The Post and Courier has a story out today about one of the losers in the state’s property tax cap plan. Approved in 2006, the law applies a 15 percent cap on the reassessment of property. In doing so, the state approved an immediate reassessment to full market value when a property is sold, providing county’s with an opportunity to quickly capture the property tax dollars lost under the cap.

While I disagreed with the cap personally, I understand that there are sympathetic losers in the game of rising property values. Of all those losers, the least sympathetic is the guy who spent $267,000 on his home, but assumed that he’d be able to sneak through a few years of paying taxes for only $180,000 (what the previous property owner was paying).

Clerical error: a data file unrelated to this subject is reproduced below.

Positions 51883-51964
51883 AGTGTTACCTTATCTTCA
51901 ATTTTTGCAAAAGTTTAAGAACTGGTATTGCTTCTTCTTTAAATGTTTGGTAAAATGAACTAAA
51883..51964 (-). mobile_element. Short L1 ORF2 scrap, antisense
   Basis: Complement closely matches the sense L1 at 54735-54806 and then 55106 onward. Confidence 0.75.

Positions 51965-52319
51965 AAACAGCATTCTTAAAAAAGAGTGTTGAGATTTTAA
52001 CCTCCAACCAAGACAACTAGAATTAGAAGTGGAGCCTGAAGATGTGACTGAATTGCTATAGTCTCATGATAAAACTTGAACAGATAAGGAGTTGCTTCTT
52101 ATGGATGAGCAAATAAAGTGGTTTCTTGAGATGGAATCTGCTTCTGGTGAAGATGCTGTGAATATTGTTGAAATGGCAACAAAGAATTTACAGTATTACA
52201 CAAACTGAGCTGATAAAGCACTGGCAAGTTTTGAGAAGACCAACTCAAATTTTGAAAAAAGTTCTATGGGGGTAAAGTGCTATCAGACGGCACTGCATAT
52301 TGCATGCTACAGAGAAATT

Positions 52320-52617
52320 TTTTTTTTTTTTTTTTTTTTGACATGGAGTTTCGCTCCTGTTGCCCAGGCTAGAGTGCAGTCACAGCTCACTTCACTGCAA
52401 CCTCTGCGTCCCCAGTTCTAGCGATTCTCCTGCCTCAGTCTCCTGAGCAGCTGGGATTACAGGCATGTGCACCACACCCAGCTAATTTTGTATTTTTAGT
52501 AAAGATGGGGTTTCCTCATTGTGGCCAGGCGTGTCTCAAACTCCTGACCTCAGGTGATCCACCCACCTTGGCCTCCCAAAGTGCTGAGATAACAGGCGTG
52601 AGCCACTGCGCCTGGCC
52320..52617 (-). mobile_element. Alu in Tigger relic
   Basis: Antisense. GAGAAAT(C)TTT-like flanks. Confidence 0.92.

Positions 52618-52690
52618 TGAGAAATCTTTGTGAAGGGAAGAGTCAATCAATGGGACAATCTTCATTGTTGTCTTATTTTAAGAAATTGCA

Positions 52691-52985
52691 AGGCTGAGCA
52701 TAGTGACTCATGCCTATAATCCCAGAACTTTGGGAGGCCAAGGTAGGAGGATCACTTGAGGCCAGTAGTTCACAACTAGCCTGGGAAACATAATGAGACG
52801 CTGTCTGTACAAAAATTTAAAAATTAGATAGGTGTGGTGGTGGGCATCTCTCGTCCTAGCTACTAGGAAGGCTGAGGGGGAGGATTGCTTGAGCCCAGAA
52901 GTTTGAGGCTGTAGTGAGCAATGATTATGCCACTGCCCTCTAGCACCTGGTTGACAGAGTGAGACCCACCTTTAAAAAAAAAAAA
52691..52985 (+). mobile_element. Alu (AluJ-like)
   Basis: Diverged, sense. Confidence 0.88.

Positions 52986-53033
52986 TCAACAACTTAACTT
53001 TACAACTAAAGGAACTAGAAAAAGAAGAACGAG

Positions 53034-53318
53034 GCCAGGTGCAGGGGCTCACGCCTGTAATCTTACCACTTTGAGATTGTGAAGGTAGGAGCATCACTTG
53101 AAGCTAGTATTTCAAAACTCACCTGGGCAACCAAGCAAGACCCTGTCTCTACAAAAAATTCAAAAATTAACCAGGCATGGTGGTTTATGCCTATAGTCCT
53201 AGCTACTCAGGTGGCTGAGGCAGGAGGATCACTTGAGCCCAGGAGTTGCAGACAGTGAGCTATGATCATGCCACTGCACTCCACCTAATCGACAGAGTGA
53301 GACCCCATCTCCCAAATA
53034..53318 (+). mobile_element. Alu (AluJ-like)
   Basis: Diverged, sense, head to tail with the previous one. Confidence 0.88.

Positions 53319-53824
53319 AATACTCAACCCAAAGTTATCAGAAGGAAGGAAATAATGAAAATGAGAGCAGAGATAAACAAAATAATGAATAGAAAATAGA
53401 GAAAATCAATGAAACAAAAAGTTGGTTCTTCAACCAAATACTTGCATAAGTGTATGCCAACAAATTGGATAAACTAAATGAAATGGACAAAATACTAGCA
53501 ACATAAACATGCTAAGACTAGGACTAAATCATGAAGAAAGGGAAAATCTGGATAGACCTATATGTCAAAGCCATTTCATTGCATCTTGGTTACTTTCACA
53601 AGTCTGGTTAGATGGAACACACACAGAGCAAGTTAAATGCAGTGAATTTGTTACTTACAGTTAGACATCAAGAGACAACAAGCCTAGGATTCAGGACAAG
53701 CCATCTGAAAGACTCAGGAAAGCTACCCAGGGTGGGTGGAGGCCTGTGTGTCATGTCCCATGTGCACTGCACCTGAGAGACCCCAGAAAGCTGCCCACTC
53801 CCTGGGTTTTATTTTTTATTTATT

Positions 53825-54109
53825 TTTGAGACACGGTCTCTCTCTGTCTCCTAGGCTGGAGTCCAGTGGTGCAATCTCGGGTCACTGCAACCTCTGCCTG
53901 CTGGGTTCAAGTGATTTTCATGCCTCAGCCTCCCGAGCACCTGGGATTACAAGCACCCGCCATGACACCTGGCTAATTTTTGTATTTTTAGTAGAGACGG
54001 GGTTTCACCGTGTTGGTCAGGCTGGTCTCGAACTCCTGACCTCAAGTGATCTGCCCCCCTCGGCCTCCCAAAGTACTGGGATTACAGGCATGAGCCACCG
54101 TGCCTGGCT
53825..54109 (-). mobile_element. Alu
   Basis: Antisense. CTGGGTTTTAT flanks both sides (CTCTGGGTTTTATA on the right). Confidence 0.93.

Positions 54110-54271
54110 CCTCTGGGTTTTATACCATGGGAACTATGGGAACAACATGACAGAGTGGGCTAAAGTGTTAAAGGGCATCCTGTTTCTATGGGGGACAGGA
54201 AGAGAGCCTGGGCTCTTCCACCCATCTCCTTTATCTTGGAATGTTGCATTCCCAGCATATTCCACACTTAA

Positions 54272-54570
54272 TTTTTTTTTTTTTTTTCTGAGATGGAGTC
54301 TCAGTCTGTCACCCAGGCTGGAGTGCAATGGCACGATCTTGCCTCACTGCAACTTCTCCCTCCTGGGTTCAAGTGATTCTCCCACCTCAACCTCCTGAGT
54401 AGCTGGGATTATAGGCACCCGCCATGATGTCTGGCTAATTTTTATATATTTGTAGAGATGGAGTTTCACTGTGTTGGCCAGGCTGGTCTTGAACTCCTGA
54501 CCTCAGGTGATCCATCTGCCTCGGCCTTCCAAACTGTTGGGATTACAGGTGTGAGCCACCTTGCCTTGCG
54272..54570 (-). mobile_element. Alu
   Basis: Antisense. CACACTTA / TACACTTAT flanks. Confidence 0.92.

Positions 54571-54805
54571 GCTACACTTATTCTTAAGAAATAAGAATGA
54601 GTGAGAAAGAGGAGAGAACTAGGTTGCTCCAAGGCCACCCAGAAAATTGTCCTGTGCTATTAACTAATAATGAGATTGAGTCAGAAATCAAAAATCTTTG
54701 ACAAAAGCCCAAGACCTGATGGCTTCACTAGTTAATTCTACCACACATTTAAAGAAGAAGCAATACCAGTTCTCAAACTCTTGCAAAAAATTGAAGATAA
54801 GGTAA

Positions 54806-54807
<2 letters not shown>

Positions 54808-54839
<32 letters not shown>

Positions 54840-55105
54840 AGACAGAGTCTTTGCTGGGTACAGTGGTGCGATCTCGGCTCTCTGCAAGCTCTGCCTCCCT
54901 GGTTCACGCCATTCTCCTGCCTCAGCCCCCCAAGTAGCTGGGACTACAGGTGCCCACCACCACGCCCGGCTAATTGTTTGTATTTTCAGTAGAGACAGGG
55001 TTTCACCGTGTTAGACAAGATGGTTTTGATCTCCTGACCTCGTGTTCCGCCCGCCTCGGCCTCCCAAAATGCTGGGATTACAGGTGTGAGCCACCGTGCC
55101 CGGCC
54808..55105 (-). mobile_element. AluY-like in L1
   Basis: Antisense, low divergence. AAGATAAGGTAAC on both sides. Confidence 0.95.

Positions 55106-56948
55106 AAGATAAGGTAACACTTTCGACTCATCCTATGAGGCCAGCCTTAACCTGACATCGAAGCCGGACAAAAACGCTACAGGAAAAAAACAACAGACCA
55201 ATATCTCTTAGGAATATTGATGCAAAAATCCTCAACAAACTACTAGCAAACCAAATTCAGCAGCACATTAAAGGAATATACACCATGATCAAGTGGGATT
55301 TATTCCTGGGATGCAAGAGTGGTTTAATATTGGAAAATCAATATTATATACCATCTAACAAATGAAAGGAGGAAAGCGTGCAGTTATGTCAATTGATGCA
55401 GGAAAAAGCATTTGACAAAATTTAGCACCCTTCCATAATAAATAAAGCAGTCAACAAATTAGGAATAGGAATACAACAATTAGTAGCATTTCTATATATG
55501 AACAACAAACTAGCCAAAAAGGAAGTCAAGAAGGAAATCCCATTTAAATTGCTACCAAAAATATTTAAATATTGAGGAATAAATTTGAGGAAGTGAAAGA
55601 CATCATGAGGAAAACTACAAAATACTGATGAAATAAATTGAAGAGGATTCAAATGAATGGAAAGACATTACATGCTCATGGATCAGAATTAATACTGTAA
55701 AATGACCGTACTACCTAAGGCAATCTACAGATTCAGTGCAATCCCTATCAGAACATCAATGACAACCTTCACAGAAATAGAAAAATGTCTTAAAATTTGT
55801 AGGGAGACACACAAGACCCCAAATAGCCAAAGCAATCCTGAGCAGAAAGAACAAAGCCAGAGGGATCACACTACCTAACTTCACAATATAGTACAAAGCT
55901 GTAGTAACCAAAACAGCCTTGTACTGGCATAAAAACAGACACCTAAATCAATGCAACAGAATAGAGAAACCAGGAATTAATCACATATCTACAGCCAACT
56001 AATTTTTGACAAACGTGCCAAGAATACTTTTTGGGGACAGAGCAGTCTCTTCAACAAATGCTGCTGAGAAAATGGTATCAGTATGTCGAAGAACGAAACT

We bought our house last year and, while we left the ins and outs of the property taxes to the escrow folks, we in no way assumed that the home would be valued for taxing purposes at anything less than what we bought it for! To complain about having to pay the taxes on your home based on what it is actually worth is ridiculous.

But the P&C finds a guy.

“We understand the need to pay our fair share of taxes, and we readily do that because we appreciate the services, but it’s difficult to understand why we would pay more than our neighbors,” Jay Lutz said.

The problem is that, under a cap system, there is no such thing as a “fair share.” The days of similar houses on the same street having the same tax bill have gone the way of the dodo so that the little old lady on the block doesn’t pay an exploding  tax bill on a home she expects to die in (a truly sympathetic figure).

But, fortunately for Jay, there’s another benefactor from the tax cap plan: the couple who bought their home as a longterm investment, factoring in a certain amount for their tax bill with expectations that it won’t climb to a point where they’re pinched. That’s not Jay right now, but it will be in a few years and he’ll be grateful.